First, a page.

CAUTION! Your Beneficiary Designations on Bank Accounts, Life Insurance, and Other Assets May Defeat the Goals of Your Last Will or Trust
Do you own funds ($$$) held in joint accounts or property where you have a named beneficiary?
If your answer is “yes” these accounts and property will not be distributed in accordance with your Last Will. Instead, all jointly owned property and accounts will pass to the surviving joint owner, and all assets with a beneficiary designation will pass to that beneficiary.
If you have any joint accounts with one or more of your children, the funds in that account will pass to that child(ren) at your death, regardless of what your Will might say, unless the account was set up as a convenience account whereupon it will be distributed according to your Last Will. You should carefully review the ownership and beneficiary designation(s) of all of your investments and funds to be sure that they will be distributed to the people you intend at your death.
Are the designated beneficiaries under your Last Will correct? Designated beneficiaries are the people (heirs) who receive the balance of your estate after (i) all the debts, expenses and taxes of the estate have been paid, (ii) any specific bequests have been distributed, and (iii) joint accounts or any assets with beneficiary designations have been distributed to the named joint account holders. You should review your estate planning documents, especially your Last Will carefully to confirm your beneficiaries are accurate. If one of the beneficiaries were to predecease you, does that beneficiary’s share pass to his or her children (your grandchildren), your other children, or otherwise? This is a very important point to discuss with your estate planning attorney.
Failure to Correctly Designate Beneficiaries Can Defeat Your Entire Estate Plan
Why Title your Assets and Property Matter When Creating Your New Jersey Estate Plan
Divorce and Estate Planning: The Importance of Correctly Naming Beneficiary Designation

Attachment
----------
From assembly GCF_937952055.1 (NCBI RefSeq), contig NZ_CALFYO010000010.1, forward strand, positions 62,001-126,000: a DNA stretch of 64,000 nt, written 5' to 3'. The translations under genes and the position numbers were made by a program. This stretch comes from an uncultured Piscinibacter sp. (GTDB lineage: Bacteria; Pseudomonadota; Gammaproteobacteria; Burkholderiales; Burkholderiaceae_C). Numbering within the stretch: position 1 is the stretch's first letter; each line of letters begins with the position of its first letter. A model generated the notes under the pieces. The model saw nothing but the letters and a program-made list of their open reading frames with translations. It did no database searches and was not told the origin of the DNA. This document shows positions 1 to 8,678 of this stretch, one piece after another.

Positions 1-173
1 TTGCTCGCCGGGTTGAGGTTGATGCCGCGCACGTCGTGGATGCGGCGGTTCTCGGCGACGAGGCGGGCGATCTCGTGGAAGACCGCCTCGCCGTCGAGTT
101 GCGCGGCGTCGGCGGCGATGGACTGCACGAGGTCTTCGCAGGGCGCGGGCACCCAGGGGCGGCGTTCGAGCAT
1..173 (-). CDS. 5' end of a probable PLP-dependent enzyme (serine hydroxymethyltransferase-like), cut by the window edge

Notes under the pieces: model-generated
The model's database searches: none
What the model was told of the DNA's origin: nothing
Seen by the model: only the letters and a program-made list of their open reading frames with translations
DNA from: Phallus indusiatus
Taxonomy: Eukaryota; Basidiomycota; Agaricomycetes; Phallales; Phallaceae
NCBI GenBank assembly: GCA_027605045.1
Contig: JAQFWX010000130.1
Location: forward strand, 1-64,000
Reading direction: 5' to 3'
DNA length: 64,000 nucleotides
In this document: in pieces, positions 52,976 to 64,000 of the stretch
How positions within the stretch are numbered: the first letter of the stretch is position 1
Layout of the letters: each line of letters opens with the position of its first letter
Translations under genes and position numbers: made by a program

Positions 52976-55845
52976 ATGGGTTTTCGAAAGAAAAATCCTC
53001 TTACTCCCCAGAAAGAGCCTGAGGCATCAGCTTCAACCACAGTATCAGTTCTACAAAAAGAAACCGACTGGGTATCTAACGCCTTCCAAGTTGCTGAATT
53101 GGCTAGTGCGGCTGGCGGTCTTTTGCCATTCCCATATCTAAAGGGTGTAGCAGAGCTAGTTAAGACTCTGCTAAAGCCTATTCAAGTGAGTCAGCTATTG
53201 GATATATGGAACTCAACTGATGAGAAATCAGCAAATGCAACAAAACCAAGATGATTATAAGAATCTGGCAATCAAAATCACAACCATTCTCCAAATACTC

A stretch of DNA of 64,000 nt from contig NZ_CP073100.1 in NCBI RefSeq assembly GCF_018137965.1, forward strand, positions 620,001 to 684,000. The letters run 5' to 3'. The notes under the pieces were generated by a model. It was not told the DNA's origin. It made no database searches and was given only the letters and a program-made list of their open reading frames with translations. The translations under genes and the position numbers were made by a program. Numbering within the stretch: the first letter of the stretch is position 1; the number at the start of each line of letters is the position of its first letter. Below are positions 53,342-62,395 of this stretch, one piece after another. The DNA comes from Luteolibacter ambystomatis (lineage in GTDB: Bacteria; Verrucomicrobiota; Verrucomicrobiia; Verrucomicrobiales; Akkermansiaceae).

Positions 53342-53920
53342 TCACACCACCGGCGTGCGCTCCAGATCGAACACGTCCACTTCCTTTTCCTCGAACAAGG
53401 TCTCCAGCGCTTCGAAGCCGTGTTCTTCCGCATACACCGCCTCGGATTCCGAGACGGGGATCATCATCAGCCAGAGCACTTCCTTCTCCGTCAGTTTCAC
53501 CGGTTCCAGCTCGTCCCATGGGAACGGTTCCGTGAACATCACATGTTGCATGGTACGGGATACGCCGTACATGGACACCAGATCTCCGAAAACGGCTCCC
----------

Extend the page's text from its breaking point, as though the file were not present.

The Story of a Real-Life Disaster Caused by Not Focusing on Correct Beneficiary Designations
Several years ago, I reviewed a Last Will & Testament of a husband who had died leaving a 401k. This was a second marriage for the husband, who had two estranged sons from his first marriage. While single following his divorce, he changed the beneficiaries of his life insurance and 401k to his sons when their relationship was good.
After his second marriage, the husband and his new wife bought a home together. They asked the real estate attorney who handled the purchase to also draft for them a new will. The husband listed the assets he wanted to leave to his sons and which assets were to go to his wife. He wanted his 401k to go to his wife. Unfortunately, the attorney didn’t understand the difference between probate and non-probate assets. She wrote the will stating that the husband intended to give his 401k to his wife, but the attorney didn’t realize that the will would have no legal effect because the beneficiary designations on file with the custodian of the 401k plan listed the sons from the first marriage.
When the husband died, the wife received a big surprise when she was told that she had no interest in the $500,000 401(k). Why? Because a will doesn’t control the distribution of any of your assets with a beneficiary designation that does not name your estate. Property such as life insurance, annuities, brokerage accounts, and retirement accounts pass to the person you have designated as a beneficiary with the life insurance, annuity company or retirement account custodian(s). Other types of property that pass by operation of law include jointly owned accounts with a right of survivorship, and real estate and bank accounts jointly owned by two or more people. When the first owner of a joint account dies, the property automatically passes to the surviving co-owner(s). It is irrelevant what the Last Will says.
That is what happened here. The 401k passed to the named beneficiary (his estranged sons) according to the beneficiary designation form on file, not by the terms of the will. The wife tried unsuccessfully to get a court order directing the funds to be paid to her. She lost.
The takeaway from this advice is that although many people think drafting a will is simple and often undertake to do it by way of a “will kit” with legal zoom or some other legal stationery company, or ask an attorney to do a “simple will”, they may lose out big when their estate goes to someone other than their intended loved one.
The use of a properly written New Jersey will is a very good estate planning tool, but the beneficiary designations to your assets must reinforce and not conflict with your estate planning objectives.
Not sure if your will, trust or beneficiary designations are correct? If you have any questions concerning this subject, contact Fredrick P. Niemann, Esq. toll-free at (855) 376-5291, or firstname.lastname@example.org. He is happy to answer your inquiries.
Written by Fredrick P. Niemann, Esq. of Hanlon Niemann & Wright, a New Jersey Last Wills Attorney